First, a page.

Understanding The Impacts Of Water . . . And Doing Something About It

Understanding The Impacts Of Water . . . And Doing Something About It

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Thursday, September 11, 2014 - 3:30pm

CONTENT: Article

When a 12-year-old girl in the United States is thirsty, she likely goes to the kitchen and turns on the tap. And she probably does so without thinking twice about it.

But that’s not the case for children everywhere. A 12-year-old girl in Uganda, for example, may travel by foot for more than an hour to collect water, which often isn’t clean, to share with her family for drinking, personal hygiene, cooking and cleaning. Both the trek and the quality of water can be dangerous.

We are living in a water-stressed world, across both developing and developed nations, and this stress is multifaceted and omnipresent. It’s both an issue of quality and quantity, infrastructure and pricing. The stress is growing as populations grow and as more people  enter the middle class and embrace more resource-intensive lifestyles.

As a global company with nearly 900 bottling plants in many diverse areas of the world,Coca-Cola is uniquely positioned to understand the impacts that water, or a lack of water, can have on nature, communities and our business. That’s why we’re committed to not only being part of the conversation, but also part of the solution. We take seriously our commitment to be a collaborative partner and a responsible steward of this precious shared resource.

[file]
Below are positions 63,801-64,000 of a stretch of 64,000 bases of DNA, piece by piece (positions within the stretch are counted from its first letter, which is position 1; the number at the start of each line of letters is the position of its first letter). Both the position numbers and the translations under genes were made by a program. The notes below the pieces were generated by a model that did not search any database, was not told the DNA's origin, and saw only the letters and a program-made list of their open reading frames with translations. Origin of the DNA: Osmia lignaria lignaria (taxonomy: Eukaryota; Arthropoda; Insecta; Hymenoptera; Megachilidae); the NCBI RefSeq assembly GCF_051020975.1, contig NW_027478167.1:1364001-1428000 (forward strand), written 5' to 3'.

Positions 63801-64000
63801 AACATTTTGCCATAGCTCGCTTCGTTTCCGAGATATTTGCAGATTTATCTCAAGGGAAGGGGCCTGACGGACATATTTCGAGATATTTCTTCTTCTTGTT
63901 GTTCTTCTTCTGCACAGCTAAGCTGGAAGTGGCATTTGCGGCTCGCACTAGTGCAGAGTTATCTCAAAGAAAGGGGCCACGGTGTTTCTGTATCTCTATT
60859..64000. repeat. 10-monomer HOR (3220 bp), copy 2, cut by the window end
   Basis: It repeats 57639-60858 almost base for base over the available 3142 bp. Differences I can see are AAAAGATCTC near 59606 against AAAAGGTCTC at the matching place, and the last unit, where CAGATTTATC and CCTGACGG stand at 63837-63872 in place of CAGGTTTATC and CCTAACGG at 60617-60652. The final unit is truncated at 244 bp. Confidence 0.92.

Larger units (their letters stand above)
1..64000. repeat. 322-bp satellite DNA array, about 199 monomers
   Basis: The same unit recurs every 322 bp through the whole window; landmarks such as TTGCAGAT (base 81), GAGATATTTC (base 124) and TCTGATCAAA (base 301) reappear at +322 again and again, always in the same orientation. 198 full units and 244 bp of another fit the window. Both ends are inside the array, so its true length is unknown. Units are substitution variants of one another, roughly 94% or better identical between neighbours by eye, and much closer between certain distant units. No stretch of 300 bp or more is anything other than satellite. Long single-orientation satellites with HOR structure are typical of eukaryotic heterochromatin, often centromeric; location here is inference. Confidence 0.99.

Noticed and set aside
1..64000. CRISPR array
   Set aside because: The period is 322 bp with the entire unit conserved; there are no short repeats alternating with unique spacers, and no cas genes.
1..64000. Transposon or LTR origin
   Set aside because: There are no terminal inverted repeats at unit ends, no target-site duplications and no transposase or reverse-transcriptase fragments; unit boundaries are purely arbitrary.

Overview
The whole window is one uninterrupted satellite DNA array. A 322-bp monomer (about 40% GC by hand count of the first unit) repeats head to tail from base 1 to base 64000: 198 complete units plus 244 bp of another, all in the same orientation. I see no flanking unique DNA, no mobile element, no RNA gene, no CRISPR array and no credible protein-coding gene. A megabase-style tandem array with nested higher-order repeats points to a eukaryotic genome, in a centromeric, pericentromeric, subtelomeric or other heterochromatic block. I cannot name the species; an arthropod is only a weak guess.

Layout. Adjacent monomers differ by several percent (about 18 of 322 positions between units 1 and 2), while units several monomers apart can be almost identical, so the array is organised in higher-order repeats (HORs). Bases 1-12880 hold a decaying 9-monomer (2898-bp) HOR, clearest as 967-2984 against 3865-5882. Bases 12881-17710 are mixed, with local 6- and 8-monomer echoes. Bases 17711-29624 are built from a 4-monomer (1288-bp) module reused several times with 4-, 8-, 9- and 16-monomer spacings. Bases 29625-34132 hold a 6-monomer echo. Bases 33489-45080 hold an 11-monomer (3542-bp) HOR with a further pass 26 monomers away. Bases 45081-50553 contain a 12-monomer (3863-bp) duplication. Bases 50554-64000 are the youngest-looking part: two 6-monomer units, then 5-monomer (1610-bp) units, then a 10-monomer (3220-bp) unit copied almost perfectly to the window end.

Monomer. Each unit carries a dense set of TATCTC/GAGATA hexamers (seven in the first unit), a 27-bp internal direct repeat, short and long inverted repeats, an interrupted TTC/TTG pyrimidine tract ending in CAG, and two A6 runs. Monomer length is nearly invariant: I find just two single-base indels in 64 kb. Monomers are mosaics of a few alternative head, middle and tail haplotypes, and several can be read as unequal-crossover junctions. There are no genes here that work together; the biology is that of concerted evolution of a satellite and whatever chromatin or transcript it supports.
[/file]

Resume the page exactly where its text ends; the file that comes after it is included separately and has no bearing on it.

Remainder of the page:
Why? For starters, water is the main ingredient in the beverages we produce. It’s central to our manufacturing process, and necessary for growing the agricultural products on which we rely. We are not an export company; we produce and distribute our products locally. We’re not making cars in Detroit, or wine in California or France, and shipping around the world. The Dasani we drink each day in Atlanta, for example, was made just down the road in College Park, Ga. So when we say our business is only as healthy as the communities we serve, we truly mean it.

Through that lens, we realize the great opportunity and responsibility we have to help conserve the world’s water. Our global water stewardship strategy -- which comes to life at the local level in collaboration with our valued partners -- is working hard to do so.

With our goal to give back an amount of water equivalent to what we use in all of our products and their production by 2020, we are focused on improving our water-use efficiency,treating wastewater from our manufacturing processes, and replenishing water in communities and nature through the support of community water partnerships and healthy watersheds.

While we still have work to do, particularly in our agricultural ingredient supply chain, we’re well on our way.